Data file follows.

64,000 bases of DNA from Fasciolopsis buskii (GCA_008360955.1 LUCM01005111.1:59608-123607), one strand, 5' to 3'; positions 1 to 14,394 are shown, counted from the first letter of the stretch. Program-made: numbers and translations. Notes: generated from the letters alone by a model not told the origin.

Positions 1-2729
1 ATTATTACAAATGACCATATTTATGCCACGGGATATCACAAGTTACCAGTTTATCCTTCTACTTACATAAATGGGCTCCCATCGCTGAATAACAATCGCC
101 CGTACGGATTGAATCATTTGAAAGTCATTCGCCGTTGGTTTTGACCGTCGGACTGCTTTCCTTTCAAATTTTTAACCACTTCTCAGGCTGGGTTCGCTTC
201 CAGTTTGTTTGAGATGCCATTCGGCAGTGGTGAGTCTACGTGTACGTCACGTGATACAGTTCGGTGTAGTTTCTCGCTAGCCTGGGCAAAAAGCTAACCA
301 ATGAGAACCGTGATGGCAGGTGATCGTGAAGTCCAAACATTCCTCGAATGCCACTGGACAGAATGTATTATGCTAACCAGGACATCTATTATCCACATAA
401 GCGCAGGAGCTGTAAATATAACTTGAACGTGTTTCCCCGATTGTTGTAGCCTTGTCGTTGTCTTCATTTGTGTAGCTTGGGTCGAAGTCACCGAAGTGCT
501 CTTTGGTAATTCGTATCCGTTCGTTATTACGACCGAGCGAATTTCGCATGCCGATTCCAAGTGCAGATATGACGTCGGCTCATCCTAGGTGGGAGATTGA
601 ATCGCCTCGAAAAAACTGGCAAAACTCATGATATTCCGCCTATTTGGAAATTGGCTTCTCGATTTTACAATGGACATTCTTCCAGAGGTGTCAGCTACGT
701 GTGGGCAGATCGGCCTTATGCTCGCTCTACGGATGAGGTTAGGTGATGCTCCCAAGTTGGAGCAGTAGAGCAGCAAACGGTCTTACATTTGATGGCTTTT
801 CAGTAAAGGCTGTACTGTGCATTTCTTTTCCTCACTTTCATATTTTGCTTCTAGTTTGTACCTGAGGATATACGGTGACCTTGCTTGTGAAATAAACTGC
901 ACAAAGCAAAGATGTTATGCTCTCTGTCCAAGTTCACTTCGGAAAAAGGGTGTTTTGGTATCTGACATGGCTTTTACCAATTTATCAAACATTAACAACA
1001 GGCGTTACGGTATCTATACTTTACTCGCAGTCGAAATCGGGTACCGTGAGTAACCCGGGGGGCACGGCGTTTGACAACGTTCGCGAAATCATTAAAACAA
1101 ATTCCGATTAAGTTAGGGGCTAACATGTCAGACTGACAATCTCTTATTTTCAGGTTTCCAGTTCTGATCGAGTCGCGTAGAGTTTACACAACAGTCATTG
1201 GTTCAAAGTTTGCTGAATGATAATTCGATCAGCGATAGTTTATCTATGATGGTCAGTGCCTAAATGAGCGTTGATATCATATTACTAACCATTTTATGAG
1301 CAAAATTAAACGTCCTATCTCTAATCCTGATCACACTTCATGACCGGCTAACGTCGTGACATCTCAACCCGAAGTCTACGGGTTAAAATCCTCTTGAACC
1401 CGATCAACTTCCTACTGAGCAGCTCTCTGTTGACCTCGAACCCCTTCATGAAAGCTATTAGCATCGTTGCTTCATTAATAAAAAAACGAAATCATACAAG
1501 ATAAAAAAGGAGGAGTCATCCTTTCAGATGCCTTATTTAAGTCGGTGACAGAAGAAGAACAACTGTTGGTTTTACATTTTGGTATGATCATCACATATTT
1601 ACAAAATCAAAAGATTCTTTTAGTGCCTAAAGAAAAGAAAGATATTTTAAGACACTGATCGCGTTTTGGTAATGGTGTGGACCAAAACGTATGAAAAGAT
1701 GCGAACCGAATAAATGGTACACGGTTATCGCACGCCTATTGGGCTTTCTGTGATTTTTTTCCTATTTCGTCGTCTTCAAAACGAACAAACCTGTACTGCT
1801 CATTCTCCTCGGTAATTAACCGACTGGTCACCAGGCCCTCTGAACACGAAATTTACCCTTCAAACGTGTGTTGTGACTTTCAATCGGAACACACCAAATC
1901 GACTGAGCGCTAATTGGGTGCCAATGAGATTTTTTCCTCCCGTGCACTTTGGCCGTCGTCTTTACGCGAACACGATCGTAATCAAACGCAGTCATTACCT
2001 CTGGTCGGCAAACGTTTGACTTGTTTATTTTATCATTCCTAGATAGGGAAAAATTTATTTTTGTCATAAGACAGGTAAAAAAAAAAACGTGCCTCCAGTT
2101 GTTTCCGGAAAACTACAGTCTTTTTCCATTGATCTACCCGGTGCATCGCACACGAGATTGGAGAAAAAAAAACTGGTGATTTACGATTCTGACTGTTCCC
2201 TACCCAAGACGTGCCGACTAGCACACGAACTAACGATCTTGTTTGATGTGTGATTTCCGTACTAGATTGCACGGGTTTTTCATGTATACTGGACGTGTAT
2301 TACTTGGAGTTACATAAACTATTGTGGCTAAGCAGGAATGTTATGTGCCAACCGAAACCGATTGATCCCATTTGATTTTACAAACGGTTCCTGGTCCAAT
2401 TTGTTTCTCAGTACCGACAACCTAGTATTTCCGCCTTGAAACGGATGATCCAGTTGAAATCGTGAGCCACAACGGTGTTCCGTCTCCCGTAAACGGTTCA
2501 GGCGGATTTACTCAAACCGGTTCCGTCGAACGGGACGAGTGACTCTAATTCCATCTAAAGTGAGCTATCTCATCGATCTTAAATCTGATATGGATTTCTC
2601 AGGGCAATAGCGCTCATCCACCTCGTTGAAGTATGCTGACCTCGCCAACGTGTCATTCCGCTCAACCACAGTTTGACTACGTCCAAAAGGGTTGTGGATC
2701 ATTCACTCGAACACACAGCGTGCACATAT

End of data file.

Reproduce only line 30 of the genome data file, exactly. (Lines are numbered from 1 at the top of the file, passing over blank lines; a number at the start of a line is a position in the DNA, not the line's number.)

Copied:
2701 ATTCACTCGAACACACAGCGTGCACATAT